Faculty Development to Change the Paradigm of Communication Skills Teaching in Oncology

Duke University, Durham, North Carolina, United States
Journal of Clinical Oncology (Impact Factor: 17.88). 02/2009; 27(7):1137-41. DOI: 10.1200/JCO.2008.20.2408
Source: PubMed
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    ABSTRACT: Objectives To explore how family members of ICU patients at high risk of dying respond to nursing communication strategies. Background Family members of ICU patients may face difficult decisions. Nurses are in a position to provide support. Evidence of specific strategies that nurses use to support decision-making and how family members respond to these strategies is lacking. Methods This is a prospective, qualitative descriptive study involving the family members of ICU patients identified as being at high risk of dying. Results Family members described five nursing approaches: Demonstrating concern, building rapport, demonstrating professionalism, providing factual information, and supporting decision-making. This study provides evidence that when using these approaches, nurses helped family members to cope; to have hope, confidence, and trust; to prepare for and accept impending death; and to make decisions. Conclusion Knowledge lays a foundation for interventions targeting the areas important to family members and most likely to improve their ability to make decisions and their well-being.
    Heart and Lung The Journal of Acute and Critical Care 09/2014; 43(5). DOI:10.1016/j.hrtlng.2014.02.001 · 1.32 Impact Factor
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    ABSTRACT: Objectives To determine the effects of residents’ communication self-assessment and supervisor feedback on residents’ communication-competency awareness, on their patient-education competency, and on their patients’ opinion. Methods The program consisted of the implementation of a communication self-assessment and feedback process using videoed outpatient consultations (video-CAF). Residents wrote down communication learning objectives during the instruction and after each video-CAF session. Residents’ patient-education competency was assessed by trained raters, using the CELI instrument. Participating patients completed a questionnaire about the contact with their physician. Results Forty-four residents and 21 supervisors participated in 87 video-CAF sessions. After their first video-CAF session, residents wrote down more learning objectives addressing their control and rapport skills and their listening skills. Video-CAF participation improved residents’ patient-education competency, but only in their control and rapport skills. Video-CAF participation had no effect on patients’ opinion. Conclusions Video-CAF appears to be a feasible procedure and might be effective in improving residents’ patient-education competency in clinical practice. Practice implications Video-CAF could fill the existing deficiency of communication training in residency programs.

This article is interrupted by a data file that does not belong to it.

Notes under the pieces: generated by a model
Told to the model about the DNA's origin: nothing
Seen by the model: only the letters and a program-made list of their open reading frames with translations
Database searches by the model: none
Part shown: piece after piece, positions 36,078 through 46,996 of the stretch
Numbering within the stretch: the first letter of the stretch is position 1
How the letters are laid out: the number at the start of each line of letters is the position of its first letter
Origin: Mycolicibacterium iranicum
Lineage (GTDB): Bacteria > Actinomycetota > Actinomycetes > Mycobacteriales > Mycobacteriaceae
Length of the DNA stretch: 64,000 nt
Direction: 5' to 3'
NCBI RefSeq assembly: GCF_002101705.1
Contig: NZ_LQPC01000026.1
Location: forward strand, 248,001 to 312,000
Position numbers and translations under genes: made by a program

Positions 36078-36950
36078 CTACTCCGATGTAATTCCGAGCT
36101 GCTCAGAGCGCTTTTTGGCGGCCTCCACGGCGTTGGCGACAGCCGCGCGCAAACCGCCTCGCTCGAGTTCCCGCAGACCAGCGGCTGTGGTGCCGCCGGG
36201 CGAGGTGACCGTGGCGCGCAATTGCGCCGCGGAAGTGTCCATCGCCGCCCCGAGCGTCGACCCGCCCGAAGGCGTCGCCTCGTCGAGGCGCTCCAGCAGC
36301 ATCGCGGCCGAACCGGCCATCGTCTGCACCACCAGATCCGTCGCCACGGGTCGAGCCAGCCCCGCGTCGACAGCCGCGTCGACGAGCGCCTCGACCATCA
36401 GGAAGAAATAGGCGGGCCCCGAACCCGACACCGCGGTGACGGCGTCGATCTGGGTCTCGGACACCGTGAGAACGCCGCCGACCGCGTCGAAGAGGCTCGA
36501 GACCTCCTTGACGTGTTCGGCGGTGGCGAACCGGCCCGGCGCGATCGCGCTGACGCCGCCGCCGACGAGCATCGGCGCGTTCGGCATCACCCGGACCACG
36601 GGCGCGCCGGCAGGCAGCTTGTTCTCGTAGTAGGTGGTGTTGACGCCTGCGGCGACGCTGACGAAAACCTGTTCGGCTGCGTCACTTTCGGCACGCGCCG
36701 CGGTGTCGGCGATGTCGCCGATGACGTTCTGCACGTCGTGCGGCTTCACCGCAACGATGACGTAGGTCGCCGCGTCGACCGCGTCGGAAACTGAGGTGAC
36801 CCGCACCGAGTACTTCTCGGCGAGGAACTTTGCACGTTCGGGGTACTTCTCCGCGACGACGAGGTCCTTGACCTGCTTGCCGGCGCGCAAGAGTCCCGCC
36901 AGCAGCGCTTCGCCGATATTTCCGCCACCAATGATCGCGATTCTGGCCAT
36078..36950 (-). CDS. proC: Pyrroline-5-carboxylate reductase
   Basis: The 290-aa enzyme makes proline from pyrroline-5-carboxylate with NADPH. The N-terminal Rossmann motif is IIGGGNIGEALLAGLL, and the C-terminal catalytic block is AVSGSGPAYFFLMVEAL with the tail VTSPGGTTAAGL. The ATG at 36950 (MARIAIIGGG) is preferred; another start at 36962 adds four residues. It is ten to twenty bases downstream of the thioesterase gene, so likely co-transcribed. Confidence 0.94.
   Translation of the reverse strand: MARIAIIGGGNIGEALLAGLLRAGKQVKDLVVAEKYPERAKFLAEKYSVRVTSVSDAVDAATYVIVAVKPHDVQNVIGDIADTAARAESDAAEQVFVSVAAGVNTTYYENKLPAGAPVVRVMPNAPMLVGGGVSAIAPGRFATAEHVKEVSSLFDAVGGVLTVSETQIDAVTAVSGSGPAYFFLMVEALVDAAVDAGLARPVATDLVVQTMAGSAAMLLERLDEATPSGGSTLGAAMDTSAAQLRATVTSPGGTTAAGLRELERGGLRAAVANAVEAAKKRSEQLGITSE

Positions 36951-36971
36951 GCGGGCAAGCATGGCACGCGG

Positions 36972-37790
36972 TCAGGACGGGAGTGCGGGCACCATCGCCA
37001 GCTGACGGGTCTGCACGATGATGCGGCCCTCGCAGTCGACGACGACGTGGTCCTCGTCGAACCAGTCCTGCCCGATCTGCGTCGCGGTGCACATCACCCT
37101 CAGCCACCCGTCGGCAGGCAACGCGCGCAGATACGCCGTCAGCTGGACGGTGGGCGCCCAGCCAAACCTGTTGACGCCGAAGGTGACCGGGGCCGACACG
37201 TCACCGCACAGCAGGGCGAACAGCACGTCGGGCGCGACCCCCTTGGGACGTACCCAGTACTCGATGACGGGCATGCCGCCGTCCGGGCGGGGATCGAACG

Patient Education and Counseling 10/2014; DOI:10.1016/j.pec.2014.05.023 · 2.60 Impact Factor
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    ABSTRACT: Objective: Increasing evidence demonstrates the benefits of online cancer interventions but very little about the needs of those with pancreatic cancer or interaction with online providers. Our study was done to (1) see how many people would visit a webpage where they could interact with a palliative care nurse practitioner (PCNP), (2) see how many would ask the PCNP questions, (3) determine the type of questions, and (4) obtain feedback regarding the usefulness of the webpage. Method: Mixed-methods descriptive design. Results: There were 2174 visits to the webpage, and a total of 84 participants sent 110 questions/comments. Some 28 (33%) were people worried that they might have pancreatic cancer. Most questions (59, 53%) had to do with palliative care issues, with the largest subgroup (26, 23%) involving psychological concerns. A total of 39 completed an online survey and were relatives (20, 52%), or patients (17, 44%). They rated the webpage at 3.3/4 as being helpful at learning about the physical symptoms/treatments of pancreatic cancer, at 3.1/4 for learning about emotional issues, at 3/4 for learning about palliative care, at 2.8/4 for learning about hospice, and at 3.3/4 for reading other people's questions. Significance of results: The PCNP webpage was a helpful resource. Most asking questions were worried about having or getting pancreatic cancer. More research is needed into online providers, interventions, and conducting research online.
    Palliative and Supportive Care 06/2014; DOI:10.1017/S1478951514000637 · 0.98 Impact Factor


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Apr 8, 2015